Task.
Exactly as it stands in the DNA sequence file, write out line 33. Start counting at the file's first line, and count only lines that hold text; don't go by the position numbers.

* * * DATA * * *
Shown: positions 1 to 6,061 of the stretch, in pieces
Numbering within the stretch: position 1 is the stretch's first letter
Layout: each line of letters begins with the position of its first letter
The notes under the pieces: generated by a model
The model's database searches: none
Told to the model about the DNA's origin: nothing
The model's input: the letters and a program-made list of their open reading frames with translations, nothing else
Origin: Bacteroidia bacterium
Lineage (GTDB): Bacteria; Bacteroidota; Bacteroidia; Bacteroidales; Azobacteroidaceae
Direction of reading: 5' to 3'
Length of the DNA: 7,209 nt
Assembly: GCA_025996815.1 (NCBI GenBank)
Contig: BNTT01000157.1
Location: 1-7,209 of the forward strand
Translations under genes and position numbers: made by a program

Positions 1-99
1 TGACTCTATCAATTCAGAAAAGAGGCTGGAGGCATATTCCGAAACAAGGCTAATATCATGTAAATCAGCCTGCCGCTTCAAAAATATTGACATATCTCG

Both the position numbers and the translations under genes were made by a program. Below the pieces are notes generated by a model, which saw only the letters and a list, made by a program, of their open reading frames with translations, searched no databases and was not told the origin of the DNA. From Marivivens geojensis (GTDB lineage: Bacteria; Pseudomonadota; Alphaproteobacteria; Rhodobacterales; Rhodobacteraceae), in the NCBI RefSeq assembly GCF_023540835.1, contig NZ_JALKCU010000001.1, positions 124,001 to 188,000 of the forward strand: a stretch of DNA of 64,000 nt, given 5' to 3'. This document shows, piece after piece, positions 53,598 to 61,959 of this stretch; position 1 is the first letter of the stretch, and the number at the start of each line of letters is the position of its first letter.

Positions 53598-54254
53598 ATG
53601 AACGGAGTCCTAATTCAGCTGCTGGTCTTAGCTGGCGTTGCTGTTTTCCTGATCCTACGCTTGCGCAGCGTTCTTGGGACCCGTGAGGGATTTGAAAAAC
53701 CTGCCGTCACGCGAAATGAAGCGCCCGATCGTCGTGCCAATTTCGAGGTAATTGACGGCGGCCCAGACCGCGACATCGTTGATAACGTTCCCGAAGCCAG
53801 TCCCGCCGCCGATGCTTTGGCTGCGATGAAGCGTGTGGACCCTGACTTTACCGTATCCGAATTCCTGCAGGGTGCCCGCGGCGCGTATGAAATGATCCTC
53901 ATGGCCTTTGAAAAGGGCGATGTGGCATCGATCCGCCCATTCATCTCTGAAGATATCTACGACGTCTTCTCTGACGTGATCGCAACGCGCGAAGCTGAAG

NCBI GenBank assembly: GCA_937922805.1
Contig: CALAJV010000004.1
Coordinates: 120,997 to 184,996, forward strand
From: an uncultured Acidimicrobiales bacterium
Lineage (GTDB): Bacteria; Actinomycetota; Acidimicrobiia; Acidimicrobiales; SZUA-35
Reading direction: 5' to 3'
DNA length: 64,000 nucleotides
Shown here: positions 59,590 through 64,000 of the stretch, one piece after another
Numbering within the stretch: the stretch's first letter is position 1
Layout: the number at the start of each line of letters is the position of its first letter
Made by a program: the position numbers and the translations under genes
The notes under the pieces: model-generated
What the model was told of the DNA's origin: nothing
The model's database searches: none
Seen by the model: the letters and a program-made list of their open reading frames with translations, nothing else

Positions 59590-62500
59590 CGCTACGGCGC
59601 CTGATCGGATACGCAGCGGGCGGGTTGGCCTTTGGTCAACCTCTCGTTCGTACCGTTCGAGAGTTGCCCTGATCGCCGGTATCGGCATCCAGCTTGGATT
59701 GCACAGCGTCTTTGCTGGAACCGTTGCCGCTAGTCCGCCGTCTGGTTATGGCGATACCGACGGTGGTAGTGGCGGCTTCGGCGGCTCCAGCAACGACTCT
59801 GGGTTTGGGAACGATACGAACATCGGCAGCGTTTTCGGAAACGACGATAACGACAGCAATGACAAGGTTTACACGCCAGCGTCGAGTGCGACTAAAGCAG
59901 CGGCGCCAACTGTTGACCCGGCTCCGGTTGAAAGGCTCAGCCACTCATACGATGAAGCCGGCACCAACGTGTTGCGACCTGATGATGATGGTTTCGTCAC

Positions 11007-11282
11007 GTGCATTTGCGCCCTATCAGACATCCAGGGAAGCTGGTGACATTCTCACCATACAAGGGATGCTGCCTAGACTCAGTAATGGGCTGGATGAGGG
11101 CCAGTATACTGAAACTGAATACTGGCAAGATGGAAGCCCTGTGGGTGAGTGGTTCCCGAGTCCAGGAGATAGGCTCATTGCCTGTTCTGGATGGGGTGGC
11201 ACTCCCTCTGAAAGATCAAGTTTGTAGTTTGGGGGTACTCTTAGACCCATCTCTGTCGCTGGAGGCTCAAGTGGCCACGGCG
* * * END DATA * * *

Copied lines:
Numbering within the stretch: the stretch's first letter is position 1